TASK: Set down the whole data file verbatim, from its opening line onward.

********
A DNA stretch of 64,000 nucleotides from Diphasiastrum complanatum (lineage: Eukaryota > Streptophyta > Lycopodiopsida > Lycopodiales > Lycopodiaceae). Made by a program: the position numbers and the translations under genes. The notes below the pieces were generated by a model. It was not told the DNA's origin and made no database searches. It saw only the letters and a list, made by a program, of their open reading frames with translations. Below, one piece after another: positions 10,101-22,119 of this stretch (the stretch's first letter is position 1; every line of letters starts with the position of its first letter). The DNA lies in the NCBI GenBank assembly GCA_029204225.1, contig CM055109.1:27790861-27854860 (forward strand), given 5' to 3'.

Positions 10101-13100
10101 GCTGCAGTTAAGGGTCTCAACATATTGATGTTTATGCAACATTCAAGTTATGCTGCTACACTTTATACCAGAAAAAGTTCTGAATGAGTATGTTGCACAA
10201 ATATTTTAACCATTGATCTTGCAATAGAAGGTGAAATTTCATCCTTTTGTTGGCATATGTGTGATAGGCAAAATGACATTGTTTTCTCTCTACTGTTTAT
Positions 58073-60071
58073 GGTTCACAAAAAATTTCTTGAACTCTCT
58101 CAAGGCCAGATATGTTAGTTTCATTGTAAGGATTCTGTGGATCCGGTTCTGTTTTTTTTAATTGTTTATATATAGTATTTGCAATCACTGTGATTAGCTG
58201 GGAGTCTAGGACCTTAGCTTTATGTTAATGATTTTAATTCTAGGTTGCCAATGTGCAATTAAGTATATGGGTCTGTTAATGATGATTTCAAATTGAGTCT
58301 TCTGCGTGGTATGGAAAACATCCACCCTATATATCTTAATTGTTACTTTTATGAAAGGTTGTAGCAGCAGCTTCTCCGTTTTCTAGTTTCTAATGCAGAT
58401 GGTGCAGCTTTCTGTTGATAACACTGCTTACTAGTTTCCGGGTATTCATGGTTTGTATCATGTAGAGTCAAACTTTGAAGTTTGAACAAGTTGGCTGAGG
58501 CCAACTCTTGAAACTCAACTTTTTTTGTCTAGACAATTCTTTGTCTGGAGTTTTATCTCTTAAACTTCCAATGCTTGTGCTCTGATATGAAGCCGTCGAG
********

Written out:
A DNA stretch of 64,000 nucleotides from Diphasiastrum complanatum (lineage: Eukaryota > Streptophyta > Lycopodiopsida > Lycopodiales > Lycopodiaceae). Made by a program: the position numbers and the translations under genes. The notes below the pieces were generated by a model. It was not told the DNA's origin and made no database searches. It saw only the letters and a list, made by a program, of their open reading frames with translations. Below, one piece after another: positions 10,101-22,119 of this stretch (the stretch's first letter is position 1; every line of letters starts with the position of its first letter). The DNA lies in the NCBI GenBank assembly GCA_029204225.1, contig CM055109.1:27790861-27854860 (forward strand), given 5' to 3'.

Positions 10101-13100
10101 GCTGCAGTTAAGGGTCTCAACATATTGATGTTTATGCAACATTCAAGTTATGCTGCTACACTTTATACCAGAAAAAGTTCTGAATGAGTATGTTGCACAA
10201 ATATTTTAACCATTGATCTTGCAATAGAAGGTGAAATTTCATCCTTTTGTTGGCATATGTGTGATAGGCAAAATGACATTGTTTTCTCTCTACTGTTTAT
Positions 58073-60071
58073 GGTTCACAAAAAATTTCTTGAACTCTCT
58101 CAAGGCCAGATATGTTAGTTTCATTGTAAGGATTCTGTGGATCCGGTTCTGTTTTTTTTAATTGTTTATATATAGTATTTGCAATCACTGTGATTAGCTG
58201 GGAGTCTAGGACCTTAGCTTTATGTTAATGATTTTAATTCTAGGTTGCCAATGTGCAATTAAGTATATGGGTCTGTTAATGATGATTTCAAATTGAGTCT
58301 TCTGCGTGGTATGGAAAACATCCACCCTATATATCTTAATTGTTACTTTTATGAAAGGTTGTAGCAGCAGCTTCTCCGTTTTCTAGTTTCTAATGCAGAT
58401 GGTGCAGCTTTCTGTTGATAACACTGCTTACTAGTTTCCGGGTATTCATGGTTTGTATCATGTAGAGTCAAACTTTGAAGTTTGAACAAGTTGGCTGAGG
58501 CCAACTCTTGAAACTCAACTTTTTTTGTCTAGACAATTCTTTGTCTGGAGTTTTATCTCTTAAACTTCCAATGCTTGTGCTCTGATATGAAGCCGTCGAG